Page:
July 10th is U.S. Energy Independence Day, a time to celebrate Earth-friendly American ethanol. Last year alone, the ethanol industry created and supported 340,000 jobs and contributed roughly $42 billion to the U.S. Gross Domestic Product (GDP) – a number exceeding the total GDP of many countries. And, the production of more than 15 billion gallons of ethanol meant that the U.S. needed to import approximately 540 million fewer barrels of crude oil to meet the country’s demand for gasoline.1

One key to the future success of the U.S. ethanol industry, however, will be increased access to higher ethanol blends, such as E15. To date, American drivers have surpassed 1 billion miles on E15 and E15 is currently sold at more than 800 retail outlets across 29 states, with expansion expected to double.2 Greater access to E15 though, including during the high-volume, gasoline consumption summer months, is essential.

Looking ahead, retail partnerships will be key to continuing to expand the availability for higher ethanol blends. Earlier this year, Syngenta announced a $340,000 donation to the Prime the Pump Fund. Prime the Pump is helping high-volume, progressive-minded and industry-leading fuel retailers, who will demonstrate the performance, cost savings and profit opportunity of marketing higher ethanol blends, such as E15.

According to Growth Energy, the vehicles that E15 is approved for account for more than 87 percent of all those on the road today. And, nearly 20 million vehicles are approved for any blend of ethanol up to 85 percent ethanol. Clearly, we have the vehicles capable of using blends higher than E10, but consumers need greater access to stations capable of providing it. Efforts like Prime the Pump will help make that access a reality. The widespread availability of flex-fuel vehicles – as well as those eligible to use E15 – demonstrates that there is a market ready for a less expensive, higher octane, more environmentally friendly alternative fuel.

Consumers across the USA clearly benefit from the reduced cost of ethanol and lower emissions. However, rural America, specifically small towns and communities, benefit greatly as well. Syngenta’s Enogen® corn enzyme technology is one example of a technology advancement that allows ethanol plants to pay premiums to corn growers. These premiums are substantial with likely payouts of $34 million from ethanol plants to corn growers in rural communities this year alone. These dollars are then circulated in these communities, helping to generate tax dollars for schools and roads and keeping rural America vitalized.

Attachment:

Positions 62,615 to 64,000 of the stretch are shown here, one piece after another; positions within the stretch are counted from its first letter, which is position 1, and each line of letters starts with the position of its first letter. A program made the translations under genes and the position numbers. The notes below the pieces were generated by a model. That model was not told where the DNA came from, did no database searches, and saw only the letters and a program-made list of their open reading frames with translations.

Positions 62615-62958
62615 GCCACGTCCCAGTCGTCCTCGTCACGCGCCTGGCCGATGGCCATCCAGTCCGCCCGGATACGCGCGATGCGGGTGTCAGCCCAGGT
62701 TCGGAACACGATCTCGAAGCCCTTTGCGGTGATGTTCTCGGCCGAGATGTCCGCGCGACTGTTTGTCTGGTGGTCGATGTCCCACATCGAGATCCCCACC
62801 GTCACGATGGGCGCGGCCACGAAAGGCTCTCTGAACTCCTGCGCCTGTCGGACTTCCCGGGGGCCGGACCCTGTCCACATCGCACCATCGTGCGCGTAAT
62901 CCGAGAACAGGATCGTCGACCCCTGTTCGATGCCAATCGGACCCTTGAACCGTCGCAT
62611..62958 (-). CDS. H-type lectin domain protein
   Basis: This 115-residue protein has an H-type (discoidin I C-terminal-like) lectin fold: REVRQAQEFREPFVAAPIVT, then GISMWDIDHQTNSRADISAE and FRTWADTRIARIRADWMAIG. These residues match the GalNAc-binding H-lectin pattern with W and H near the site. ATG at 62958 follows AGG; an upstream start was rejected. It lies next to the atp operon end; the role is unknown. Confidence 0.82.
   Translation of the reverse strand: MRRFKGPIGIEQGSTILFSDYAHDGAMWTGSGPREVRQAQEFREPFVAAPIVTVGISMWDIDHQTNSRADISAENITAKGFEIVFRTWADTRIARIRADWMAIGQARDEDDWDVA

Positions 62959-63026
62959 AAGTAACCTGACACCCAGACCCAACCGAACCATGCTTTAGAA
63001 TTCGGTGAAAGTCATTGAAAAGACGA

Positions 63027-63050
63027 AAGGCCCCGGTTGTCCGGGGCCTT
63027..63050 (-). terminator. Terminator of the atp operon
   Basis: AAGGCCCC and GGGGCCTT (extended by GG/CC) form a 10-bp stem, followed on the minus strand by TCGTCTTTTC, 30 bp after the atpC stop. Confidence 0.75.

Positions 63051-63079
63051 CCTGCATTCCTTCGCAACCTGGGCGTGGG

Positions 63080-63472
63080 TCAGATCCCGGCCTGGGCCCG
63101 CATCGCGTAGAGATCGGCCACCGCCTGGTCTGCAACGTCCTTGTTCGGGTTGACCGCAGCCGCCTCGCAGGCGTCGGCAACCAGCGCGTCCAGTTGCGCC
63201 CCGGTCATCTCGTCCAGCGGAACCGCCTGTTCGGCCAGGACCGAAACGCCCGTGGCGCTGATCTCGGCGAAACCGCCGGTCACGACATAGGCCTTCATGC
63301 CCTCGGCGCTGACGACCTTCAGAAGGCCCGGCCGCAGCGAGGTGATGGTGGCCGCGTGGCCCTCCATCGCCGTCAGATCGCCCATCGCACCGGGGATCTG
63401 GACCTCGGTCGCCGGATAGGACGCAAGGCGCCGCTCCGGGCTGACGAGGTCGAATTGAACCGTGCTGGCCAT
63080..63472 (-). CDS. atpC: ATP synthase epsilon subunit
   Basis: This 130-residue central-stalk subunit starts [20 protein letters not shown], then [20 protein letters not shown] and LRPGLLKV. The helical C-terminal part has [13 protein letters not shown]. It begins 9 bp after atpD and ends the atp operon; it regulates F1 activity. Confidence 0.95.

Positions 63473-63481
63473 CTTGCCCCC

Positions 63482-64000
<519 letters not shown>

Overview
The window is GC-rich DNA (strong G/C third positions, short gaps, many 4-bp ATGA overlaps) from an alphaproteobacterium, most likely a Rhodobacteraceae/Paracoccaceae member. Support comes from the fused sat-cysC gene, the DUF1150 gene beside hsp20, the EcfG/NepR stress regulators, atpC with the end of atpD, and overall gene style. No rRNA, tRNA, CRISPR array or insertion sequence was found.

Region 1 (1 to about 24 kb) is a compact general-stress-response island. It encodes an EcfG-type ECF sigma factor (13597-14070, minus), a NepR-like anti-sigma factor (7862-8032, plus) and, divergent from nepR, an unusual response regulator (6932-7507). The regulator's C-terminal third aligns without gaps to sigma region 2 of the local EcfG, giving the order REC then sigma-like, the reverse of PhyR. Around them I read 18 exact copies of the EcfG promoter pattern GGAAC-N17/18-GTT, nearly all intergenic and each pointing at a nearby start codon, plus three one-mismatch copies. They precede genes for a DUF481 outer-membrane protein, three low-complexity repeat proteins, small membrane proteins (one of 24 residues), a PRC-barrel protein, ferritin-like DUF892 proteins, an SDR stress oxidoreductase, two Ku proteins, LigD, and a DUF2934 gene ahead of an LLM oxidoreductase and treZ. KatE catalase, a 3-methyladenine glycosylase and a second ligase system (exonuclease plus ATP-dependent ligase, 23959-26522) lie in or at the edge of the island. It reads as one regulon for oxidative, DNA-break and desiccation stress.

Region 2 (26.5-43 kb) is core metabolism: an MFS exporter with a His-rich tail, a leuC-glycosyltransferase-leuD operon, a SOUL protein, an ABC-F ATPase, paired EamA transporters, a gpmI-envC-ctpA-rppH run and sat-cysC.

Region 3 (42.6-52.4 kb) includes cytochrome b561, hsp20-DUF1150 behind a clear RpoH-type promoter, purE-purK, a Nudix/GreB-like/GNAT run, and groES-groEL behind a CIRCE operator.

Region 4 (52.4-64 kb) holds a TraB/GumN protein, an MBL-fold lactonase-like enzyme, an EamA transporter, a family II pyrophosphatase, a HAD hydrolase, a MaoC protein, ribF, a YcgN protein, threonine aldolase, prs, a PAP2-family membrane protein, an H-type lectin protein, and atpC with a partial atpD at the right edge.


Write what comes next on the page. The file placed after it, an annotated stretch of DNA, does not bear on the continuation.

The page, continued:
New technologies are also helping to make ethanol even more sustainable. For example, approximately 10 percent of the corn kernel dry weight is fiber, and converting corn kernel fiber feedstock to cellulosic ethanol has been possible for some time. However, recent advances in technologies can enable commercial deployment today. In fact, the approximately 12 million tons of corn kernel fiber feedstock already available at U.S. dry grind ethanol plants each year could produce a potential 1.5 billion gallons of cellulosic ethanol – with no additional corn.3

In 2014, the U.S. Environmental Protection Agency added corn kernel fiber to the list of qualifying cellulosic biofuel feedstocks as part of the Renewable Fuel Standard (RFS). That same year, using Cellerate™ process technology, Quad County Corn Processors (QCCP) was the first commercial cellulosic facility – using corn kernel fiber as feedstock – and achieved EPA certification to generate D3 RINs. Through November 2016, QCCP’s output represented approximately 85 percent of D3 RIN ethanol produced.4 To date, QCCP has produced more than 6 million gallons of cellulosic ethanol.

Since the passage of the Energy Policy Act of 2005, ethanol has become an important success story. Ethanol is helping America reduce its dependence on foreign oil, lowering prices at the pump, improving the environment with lower emissions, and growing the economy with jobs that can’t be outsourced. Syngenta is proud to partner with corn growers and the ethanol industry to help provide consumers with the choice to purchase a superior, higher octane fuel and pay less.